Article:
In fact, there is every reason to disregard the government epidemic-suppression measures. Most people do not understand how unprecedented these measures were. Never before in a respiratory virus epidemic had restrictions such telling people to stay home, closing businesses or cutting off access to health care even been considered. These measures were justified on models universally found to be far off the mark. The large and growing body of research on the epidemic response almost universally finds that lockdowns made no difference in case spread, that closing schools made no difference, that social distancing and plastic barriers and constant cleaning have no value.
Just last week a Danish study found that Denmark's mass testing and trace program, which included banning people from certain activities and places unless they had been tested, not only did not lessen spread, it may have increased transmission. Unprecedented, too, were the methods of case and death attribution, which fed a campaign to frighten the public. And research demonstrates that governments around the world adopted a panicked herd mentality; the most significant factor for predicting enactment of a suppression measure was whether a neighboring country or state had done so.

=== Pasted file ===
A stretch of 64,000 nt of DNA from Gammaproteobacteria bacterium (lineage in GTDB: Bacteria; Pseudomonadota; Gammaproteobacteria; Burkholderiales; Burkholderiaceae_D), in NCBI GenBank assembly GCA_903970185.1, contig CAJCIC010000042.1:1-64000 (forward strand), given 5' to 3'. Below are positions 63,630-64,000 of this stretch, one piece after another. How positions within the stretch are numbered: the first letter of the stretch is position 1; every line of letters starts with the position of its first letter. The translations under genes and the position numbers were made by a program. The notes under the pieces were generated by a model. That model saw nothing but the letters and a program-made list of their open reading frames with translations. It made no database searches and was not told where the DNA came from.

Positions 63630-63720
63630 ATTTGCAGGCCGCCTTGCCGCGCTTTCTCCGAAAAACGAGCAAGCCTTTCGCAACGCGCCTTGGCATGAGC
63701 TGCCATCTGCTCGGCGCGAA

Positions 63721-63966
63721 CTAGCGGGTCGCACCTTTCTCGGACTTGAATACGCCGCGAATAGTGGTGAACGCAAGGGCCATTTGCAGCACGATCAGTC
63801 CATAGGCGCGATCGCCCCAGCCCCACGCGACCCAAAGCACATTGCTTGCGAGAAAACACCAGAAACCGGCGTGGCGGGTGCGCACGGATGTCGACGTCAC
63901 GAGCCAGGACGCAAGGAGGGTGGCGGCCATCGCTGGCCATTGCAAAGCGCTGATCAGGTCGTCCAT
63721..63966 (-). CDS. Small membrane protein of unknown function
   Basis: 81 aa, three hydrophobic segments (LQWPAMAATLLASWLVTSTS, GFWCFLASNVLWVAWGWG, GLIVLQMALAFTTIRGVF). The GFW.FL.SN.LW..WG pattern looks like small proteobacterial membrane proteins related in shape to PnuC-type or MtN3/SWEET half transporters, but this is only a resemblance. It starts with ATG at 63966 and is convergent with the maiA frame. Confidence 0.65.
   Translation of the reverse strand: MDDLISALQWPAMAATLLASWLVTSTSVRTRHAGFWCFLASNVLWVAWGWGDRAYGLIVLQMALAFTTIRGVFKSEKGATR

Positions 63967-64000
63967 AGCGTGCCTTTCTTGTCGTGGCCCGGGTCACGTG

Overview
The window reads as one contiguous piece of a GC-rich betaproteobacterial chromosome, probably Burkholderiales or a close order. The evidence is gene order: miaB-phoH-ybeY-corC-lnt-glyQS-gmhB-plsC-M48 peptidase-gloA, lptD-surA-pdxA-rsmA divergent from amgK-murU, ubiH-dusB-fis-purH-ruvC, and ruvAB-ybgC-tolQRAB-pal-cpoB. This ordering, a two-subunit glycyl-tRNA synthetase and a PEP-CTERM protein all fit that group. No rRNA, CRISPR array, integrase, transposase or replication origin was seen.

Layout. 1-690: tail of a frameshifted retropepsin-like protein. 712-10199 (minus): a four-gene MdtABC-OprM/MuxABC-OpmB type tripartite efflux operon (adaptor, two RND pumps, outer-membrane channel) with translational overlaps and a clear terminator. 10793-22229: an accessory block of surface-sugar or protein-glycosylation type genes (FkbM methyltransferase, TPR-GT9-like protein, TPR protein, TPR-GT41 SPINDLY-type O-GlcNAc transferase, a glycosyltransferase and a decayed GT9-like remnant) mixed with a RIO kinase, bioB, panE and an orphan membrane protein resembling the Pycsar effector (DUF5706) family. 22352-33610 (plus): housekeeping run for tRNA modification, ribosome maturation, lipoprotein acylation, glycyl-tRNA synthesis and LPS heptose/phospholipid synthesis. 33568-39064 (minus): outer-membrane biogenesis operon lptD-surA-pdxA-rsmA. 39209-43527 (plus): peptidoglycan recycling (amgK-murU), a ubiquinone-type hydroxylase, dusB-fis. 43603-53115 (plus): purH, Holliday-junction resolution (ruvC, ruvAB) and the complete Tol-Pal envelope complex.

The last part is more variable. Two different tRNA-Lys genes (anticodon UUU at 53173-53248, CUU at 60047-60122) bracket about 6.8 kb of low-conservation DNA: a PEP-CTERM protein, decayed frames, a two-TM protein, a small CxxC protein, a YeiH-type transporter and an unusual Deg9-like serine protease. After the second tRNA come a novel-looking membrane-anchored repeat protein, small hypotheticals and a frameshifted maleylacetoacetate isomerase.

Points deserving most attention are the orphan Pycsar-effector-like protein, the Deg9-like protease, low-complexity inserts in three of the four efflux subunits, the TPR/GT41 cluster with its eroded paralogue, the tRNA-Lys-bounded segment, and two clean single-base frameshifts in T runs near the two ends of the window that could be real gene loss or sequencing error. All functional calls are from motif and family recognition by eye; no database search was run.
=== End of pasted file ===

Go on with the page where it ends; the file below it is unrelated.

These suppression measures exacted a frightful toll on the population that will be felt for literally a generation or more and that ultimately will exceed the toll from the epidemic itself. Millions lost jobs; tens of thousands lost businesses. Domestic abuse, psychological problems and drug and alcohol use and deaths all rose to new heights. Children were horrendously affected, losing educational attainment, which in turn will damage their lifetime economic status. Many children simply abandoned education. We have a mental health and suicide crisis among children. They missed needed vaccinations and other health care, as did adults, leading to excess mortality likely to be sustained for several years. As always, minorities and low-income persons were affected the most.